Caught Between a Rock and a Hard Place

by | Client Loyalty/Experience, Customer Service, Executive Coaching, Leadership

I hear from CPA firms. It usually goes like this: Clients expect so much. If they don’t get what they want, they threaten to go elsewhere. So firms are in a struggle to meet client demands while not burning out their staff, kind of caught between a rock and a hard place.

How do you solve this kind of problem? The answer is in the word ‘leadership’. If you feel as the managing partner of your firm that you have no choices, then you’re in victim mentality. I find quite a few CPA’s who are complainers. Things aren’t going like they would like or maybe as they used to, so they complain and wish clients, the economy, staff would go back a few years to when they didn’t have to market, didn’t have to make tough choices, didn’t have to lead their firms through a change process.

Here’s how to get out of the rock and hard place situation. None of these is easy to implement but they can be done. Leaders take responsibility for making things happen.

1. Look at your client.

– Is he realistic in the pressure he is putting on you? Maybe he’s the client that you shouldn’t have. He wants everything for nothing, takes up too much of your time and your staff’s time and never shows appreciation or makes a referral. I counsel my clients to draw up a list of criteria of their ideal client such as Pays on time, Pays our rate, No hassle to the staff, Provides required information readily, Gives referrals, Has additional work for our firm, Friendly and Appreciative. Give each factor a weight and create a 1 to 10 point system where you rate each of your clients. Each year, get rid of the bottom 5-10% and replace them with clients more like the ideal client at the top of the scale.

– Is he a fine client but you haven’t communicated with him well enough to shape his expectations, explain the hours/talent required for the work promised? A good leader has negotiation skills that make the client feel good about the service they are getting. Price pressure is usually because the value of the service is not well represented or because there is insufficient trust in the provider. Have you as a partner taken the time to get the prospect/client to know, like and trust you? Business happens with people we know like and trust. And we all know that an accounting firm is a people business. If this is not your best skill set, delegate it to someone who is talented in this area. Your responsibility as a leader is to delegate to others according to their strengths, including yourself.

2. Look at your organization.

– Have you created a strategic plan and have you communicated it to your staff? People can get very frazzled when they find themselves without direction, duplicating work, or worse going in the opposite direction from the partners because they didn’t know what the partners were thinking. If you haven’t communicated the plan well enough so that everybody knows what it is and what their part in it is, then you haven’t garnered any motivation, inspiration or excitement that comes with achieving individual and group goals. You haven’t created a high performance team that is excited and engaged in doing their best. So of course, they won’t be at their peak performance in servicing clients. Stress in the workplace creates fatigue and a higher level of burnout.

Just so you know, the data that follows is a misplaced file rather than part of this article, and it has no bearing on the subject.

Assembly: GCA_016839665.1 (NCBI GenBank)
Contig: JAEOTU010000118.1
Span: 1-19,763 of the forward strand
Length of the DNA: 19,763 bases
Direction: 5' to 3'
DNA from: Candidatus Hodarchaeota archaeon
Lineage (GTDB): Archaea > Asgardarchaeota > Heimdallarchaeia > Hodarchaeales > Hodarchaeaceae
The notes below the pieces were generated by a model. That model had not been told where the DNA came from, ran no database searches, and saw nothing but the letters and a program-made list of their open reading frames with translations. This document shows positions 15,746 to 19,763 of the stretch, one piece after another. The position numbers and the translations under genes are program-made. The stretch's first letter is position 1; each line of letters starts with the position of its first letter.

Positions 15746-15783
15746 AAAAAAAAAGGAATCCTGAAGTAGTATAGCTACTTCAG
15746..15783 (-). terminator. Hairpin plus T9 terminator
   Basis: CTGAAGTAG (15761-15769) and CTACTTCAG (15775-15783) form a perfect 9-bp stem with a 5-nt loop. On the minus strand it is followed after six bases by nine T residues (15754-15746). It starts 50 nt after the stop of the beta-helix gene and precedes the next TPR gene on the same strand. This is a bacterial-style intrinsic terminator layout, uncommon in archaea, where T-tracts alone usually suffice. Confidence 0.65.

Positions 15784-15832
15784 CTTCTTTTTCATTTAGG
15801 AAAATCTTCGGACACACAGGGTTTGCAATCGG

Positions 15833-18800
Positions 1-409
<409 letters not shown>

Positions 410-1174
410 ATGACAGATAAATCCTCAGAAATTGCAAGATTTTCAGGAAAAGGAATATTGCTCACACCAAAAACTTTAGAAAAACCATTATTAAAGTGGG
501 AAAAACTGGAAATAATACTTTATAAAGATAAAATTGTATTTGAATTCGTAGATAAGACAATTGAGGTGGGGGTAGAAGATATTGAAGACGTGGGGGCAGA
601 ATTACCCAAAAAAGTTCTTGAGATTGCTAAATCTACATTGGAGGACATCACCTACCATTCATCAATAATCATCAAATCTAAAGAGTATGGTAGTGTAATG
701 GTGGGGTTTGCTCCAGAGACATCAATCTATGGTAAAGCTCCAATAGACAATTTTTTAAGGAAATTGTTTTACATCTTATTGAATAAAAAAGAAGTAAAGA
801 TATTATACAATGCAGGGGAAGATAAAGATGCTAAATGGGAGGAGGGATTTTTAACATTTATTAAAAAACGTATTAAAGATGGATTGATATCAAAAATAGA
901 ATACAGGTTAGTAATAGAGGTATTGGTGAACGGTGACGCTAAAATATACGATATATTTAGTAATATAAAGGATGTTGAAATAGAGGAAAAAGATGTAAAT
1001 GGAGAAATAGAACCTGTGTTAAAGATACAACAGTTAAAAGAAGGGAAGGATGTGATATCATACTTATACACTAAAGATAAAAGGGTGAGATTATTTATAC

– Are people given training in personal growth as well as skill growth? Do you look at them as individuals with personal lives or as staff employed for the organization’s benefit? People work best when their personal goals, efforts and personalities are recognized and valued.

– Human resource studies show that the overwhelming reason that people leave their jobs is because of difficulties with their managers. Do your managers show praise and/or appreciation every day to every person? Do they identify guidelines about tasks or do they let people fail and only offer negative correction after the fact? Do they micromanage or let people take initiative? There’s a fine line. Have you trained your managers in how to manage?

– Do you have a way to measure client loyalty? Certainly you can start with a paper or online quick survey. But you can get more information through interviews and focus groups. Do you want to get better at customer service? Let your clients tell you where they see the holes. Then you can decide if you need to make staff changes, technology changes, strategic direction changes and how to allocate resources. Client complaints are your greatest ally. Learn as much as you can from them.

You as a partner or managing partner are the leader of your firm. Taking action to shape your firm, train your clients, bring out the best in your staff, make changes that lead to happy clients and happy staff are all your responsibility. Yes, you can and should get input. But it’s up to you to bring up the subjects, ask the questions, make decisions, get buy-in and create the future you want. There’s no room for complaining here. You don’t have to accept the spot in between the rock and the hard place. You can wiggle free and create a whole different future.

Jeri Quinn

Jeri Quinn from Driving Improved Results is an executive coach, management consultant, speaker and author who focuses on communication in her work with executives and companies. She is the author of The Customer Loyalty Playbook, 12 Game Strategies to Drive Improved Results in Your Business. With more than 40 years as a serial entrepreneur.

Quinn has worked with executives and teams in over 40 industries, spoken at major business expos including New York City’s Javits Center, facilitated business development and extraordinary customer service at institutions such as MoMA and AIG, and has partnered with New York City, The Kauffman Foundation, Citibank, Merrill Lynch, HSBC, and Signature Bank to educate their clients.


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